• Government backed loans – early stage businesses can in theory borrow significant sums through the Coronavirus Interruption Loan Scheme (CBILS) from a British Business Bank ‘accredited lender,’ with 80% of the loan guaranteed by the Government. However, the scheme has been criticised for not benefiting startups which do not have the cash flow and profitability to satisfy lenders. In response, the Government has announced small firms can separately apply for 100% Government-backed loans of up to £50,000 under the Bounce Back Loans Scheme (BBLS), which could be made available within days of completing a simple online application process.  BBLS loans require no repayment of capital or interest for 12 months. Further information on the CBILS and BBLS can be found here.
  • R&D – the UK Government has also announced that, through Innovate UK, it will make available £750 million in grants and loans to R&D-focused SMEs. Further information can be found here. It should be noted, however, that at the time of writing it is unclear if Government funds committed under the Future Fund or Government-backed loans will, as a result of State Aid rules, negatively impact on a company’s ability to make future R&D claims (including tax credit claims).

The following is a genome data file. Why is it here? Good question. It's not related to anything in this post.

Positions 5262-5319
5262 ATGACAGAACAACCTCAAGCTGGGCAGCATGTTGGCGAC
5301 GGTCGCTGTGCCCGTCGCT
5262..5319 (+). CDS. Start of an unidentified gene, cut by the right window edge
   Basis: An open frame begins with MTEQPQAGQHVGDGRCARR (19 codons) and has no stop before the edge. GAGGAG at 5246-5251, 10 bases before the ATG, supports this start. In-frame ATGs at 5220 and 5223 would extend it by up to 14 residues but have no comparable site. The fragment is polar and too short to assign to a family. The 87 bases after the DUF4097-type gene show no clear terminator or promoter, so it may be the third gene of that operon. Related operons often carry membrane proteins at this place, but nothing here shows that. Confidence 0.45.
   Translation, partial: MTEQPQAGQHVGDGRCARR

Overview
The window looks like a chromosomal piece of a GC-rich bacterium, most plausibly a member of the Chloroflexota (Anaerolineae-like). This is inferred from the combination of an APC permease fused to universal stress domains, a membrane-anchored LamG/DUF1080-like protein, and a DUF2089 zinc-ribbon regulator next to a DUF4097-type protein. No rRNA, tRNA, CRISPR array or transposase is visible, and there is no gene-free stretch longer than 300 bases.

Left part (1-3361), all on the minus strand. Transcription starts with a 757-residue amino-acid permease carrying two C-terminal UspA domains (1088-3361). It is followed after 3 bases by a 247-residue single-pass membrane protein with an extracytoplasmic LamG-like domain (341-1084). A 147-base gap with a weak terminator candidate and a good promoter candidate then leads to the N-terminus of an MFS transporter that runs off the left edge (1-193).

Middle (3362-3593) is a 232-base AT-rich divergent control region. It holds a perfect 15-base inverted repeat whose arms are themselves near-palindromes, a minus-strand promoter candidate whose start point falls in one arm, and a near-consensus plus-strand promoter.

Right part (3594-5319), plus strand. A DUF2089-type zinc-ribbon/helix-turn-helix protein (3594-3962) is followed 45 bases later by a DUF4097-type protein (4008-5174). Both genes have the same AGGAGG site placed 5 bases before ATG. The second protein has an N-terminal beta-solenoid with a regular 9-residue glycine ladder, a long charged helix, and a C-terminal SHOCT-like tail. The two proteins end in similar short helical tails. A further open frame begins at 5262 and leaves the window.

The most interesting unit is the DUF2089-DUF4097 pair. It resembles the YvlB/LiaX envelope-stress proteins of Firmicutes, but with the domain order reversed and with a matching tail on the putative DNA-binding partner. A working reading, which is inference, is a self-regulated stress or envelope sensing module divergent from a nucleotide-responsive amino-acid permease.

Commercial contracts and trading

Any contractual right to terminate customer or supply contracts will be determined by the specific wording in the agreement and should be considered carefully.

Key provisions to look out for include a ‘force majeure’ clause (or a clause addressing events beyond the parties’ reasonable control), notification or termination obligations in the event of delay, and if any of the obligations that cannot be performed due to the COVID-19 outbreak are ‘material’ and might therefore trigger a right to terminate for material breach. If the contract does not contain a force majeure clause, or if there is no express contractual right to terminate, the English law doctrine of frustration may also apply. For further analysis, please see here.

Directors should also be aware of the risks of trading when insolvent and the recent changes to insolvency law introduced by the Government in response to COVID-19, please see more information here.

Employees/service providers

Early stage tech businesses rely heavily on their employees and other service providers. A fundamental challenge for any early stage business right now is ensuring that the wage bill does not drive the company into insolvency, whilst ensuring that its workforce is ready to spring back into life when business picks up.

Thankfully, the Government’s Job Retention Scheme enables businesses to furlough employees and workers. For further details please see here.